Then from those painted negatives that I make, I make a lumen print. I take darkroom paper out of the darkroom and into the sun. That purple-y yellow is just the silver nitrate getting blown out.
So you’ve got the painted negatives, usually in the middle, and then on the outside was paper from ephemera from my house.
My kids and I would write love letters to each other because we couldn’t see each other at night or I’d miss bedtime. So I’d be like, “hey, I hope something was so funny, you laughed so hard, you snorted.” Just ridiculous little things, but little things that only happened in this time frame.
I’m not viewing it as, “I’m missing this,” but “this is just part of how this time frame is for our family.”
EN: I can tell that there’s so much love in these prints. Hearing about your relationship with the type of printing too, it’s very heartwarming.
JG: Absolutely. Have there been any reactions where something you created that had a personal element in it also resonated with someone else?
sK: Yeah, I think that’s happened more with my parenting artist stuff; that has resonated a lot. I think I’m starting to get a lot of traction with my kidney stuff with people who are like, “I don’t totally get it, but I follow you.”
Then also with the really technical darkroom-messing-around stuff, photographers love that. They’re always like, “let’s geek out, I want to hear about this!” Especially for people who like geeking out and just messing around in the darkroom, we’re a small niche, but we’re very, very enthusiastic.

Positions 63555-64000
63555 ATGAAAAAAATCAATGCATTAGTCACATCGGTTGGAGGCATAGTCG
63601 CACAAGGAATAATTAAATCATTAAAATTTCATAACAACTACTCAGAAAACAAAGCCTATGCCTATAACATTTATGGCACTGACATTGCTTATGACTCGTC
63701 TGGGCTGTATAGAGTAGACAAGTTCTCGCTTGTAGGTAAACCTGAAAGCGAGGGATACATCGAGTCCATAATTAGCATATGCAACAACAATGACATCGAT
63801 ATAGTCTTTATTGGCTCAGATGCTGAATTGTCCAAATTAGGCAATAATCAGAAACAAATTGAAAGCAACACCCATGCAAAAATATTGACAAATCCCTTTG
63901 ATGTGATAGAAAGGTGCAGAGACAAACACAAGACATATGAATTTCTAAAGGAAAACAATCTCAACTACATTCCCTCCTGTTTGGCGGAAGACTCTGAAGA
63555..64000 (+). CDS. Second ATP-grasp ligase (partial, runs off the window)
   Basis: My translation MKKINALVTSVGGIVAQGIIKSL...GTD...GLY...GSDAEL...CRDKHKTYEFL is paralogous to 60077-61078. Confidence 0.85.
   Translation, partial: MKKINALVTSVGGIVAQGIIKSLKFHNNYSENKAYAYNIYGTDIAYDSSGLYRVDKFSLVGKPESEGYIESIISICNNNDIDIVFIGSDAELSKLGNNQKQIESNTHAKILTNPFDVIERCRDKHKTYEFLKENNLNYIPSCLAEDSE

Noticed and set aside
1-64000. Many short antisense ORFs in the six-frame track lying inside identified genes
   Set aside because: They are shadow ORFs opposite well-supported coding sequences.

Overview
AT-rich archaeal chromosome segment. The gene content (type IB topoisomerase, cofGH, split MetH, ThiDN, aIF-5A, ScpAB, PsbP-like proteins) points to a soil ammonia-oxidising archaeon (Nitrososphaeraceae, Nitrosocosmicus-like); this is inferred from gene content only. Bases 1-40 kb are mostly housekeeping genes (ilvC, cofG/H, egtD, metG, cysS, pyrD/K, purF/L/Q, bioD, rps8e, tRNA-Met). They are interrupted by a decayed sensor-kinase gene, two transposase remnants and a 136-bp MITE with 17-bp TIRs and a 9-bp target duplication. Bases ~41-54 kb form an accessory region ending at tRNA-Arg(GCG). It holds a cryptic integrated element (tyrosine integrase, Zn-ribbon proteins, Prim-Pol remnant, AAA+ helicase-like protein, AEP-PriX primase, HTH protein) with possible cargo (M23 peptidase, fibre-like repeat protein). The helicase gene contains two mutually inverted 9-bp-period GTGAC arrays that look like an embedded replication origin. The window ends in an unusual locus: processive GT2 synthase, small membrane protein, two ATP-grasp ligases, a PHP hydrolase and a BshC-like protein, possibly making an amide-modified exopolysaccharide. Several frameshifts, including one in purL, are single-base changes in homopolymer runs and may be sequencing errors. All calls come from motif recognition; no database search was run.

JG: I can see it in both of you.
EN: We could talk about this for a long time.
sK: It’s the El and sea “we’re just going to geek out about photography now” show.
EN: On showing your work to others, the work about kidney disease — has that been shown publicly a lot yet, or is it in progress?
sK: Yeah, it’s a work in progress, still. I do have a show opening Sunday, Oct. 29 from 5 to 7 p.m. in the Merlino Gallery between FA-2 and FA-3. The galleries ideally will be open Monday Oct. 30 through Thursday Nov. 2 between noon and 5 p.m. the week following the opening.
EN: Right on campus for anyone to walk into, for free.
sK: Yeah, for free. It’ll be a little bit more interactive so that people can add their handprint. Hopefully, I’m thinking it will be a little bit educational, a little bit interactive. Bring your own photo if you have someone who’s died of chronic kidney disease — I know it’s not a super fun thing, but it is also over Dia de los Muertos, so I thought it would be a fun way to bring the community together.
For any students who do have parents who have died from chronic kidney disease, I want them to make sure they know they’re not alone.
sK: Especially for any nursing students that are interested, it’s a patient perspective and if I’m there, always hit me up. I love answering questions and talking to people. Just love me through the awkward phase and then we’ll be good.
Hosts: Julia Goldman, El Nicklin
Guest: sea Krob
Editor: Julia Goldman
Producers: El Nicklin, Aidan Swanepoel